Materials researchers have developed a simple process that can turn a piece of wood into an ultra-compact material that is as strong as steel and can even stop bullets.

Although wood is versatile, abundant and relatively cheap to produce, scientists have long tried to make it even more useful by attempting to enhance its strength to the level of metals. One way of doing this was by compressing it, but "densified" woods have a tendency to weaken, especially in high humidity.

The inexpensive new technique, created by a team from the University of Maryland and described in a paper published in the journal Nature, involves boiling a wooden block in a solution of sodium hydroxide and sodium sulphite, which removes substances that give it rigidity.

The wood is then simultaneously compressed at high pressures and heated to 100C.

The resulting material is 20% smaller, three times denser and has a number of impressive properties: It is 20 times more rigid, 50 times more resistant to compression and can withstand 11.5 times more stretching and pulling – making it as strong as steel, albeit lighter.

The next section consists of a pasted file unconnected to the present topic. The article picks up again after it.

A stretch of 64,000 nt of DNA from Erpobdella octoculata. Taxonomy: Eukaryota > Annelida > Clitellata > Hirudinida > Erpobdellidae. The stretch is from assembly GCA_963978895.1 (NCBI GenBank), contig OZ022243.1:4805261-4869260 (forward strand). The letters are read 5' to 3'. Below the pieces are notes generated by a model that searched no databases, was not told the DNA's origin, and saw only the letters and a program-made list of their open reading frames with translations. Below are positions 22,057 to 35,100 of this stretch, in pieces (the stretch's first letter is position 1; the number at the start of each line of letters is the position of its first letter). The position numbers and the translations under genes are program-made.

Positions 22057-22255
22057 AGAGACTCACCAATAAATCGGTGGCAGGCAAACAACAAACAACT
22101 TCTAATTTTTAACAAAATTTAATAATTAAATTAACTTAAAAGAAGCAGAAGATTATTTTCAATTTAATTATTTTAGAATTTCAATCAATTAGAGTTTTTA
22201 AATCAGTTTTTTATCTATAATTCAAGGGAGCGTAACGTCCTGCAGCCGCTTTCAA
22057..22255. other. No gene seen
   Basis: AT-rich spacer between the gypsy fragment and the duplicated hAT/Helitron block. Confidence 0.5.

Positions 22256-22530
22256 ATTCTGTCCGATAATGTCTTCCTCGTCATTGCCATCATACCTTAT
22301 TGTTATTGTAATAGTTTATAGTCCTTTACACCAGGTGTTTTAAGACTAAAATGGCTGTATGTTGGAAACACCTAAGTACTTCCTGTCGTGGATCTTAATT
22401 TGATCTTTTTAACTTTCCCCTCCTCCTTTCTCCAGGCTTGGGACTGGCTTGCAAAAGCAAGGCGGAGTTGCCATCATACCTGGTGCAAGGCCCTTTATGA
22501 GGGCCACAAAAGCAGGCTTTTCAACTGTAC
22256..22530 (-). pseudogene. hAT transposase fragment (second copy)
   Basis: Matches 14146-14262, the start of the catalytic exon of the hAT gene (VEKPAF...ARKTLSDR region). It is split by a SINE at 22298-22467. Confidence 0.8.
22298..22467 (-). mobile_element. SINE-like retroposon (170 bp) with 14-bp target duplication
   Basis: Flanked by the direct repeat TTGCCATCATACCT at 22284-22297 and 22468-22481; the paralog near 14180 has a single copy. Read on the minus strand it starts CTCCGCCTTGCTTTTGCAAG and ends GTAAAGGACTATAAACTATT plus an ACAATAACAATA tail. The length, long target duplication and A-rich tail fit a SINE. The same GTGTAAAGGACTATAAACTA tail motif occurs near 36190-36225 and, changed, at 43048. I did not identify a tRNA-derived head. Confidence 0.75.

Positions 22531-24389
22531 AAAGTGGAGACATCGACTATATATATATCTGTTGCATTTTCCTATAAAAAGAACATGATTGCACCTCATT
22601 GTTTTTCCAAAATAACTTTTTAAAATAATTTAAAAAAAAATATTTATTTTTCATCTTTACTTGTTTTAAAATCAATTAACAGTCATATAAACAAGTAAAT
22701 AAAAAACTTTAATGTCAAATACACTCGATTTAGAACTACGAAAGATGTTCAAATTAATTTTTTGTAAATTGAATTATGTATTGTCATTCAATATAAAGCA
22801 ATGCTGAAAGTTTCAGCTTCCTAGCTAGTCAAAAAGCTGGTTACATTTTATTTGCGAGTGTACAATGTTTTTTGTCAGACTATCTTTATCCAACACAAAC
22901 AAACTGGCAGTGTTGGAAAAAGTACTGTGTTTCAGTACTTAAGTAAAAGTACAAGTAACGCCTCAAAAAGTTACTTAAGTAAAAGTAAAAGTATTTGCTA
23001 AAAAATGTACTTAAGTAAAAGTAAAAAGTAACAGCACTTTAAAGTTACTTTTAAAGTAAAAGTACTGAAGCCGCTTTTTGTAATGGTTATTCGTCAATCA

Not only is it significantly more scratch and impact-resistant than the original wood, it is also moisture-resistant and can be moulded into almost any shape during the compression process.

The densified wood can even stop bullets, according to the researchers. In the study, they fired stainless steel pellets from an airgun which easily penetrated a normal wooden plank but did not break through an equal thickness of stacked layers of the treated wood.

The team say the technique could lead to a whole new class of strong, lightweight wooden materials that could be used to replace steel in construction, build lightweight and efficient vehicles or even produce bullet-resistant armour plating among other applications.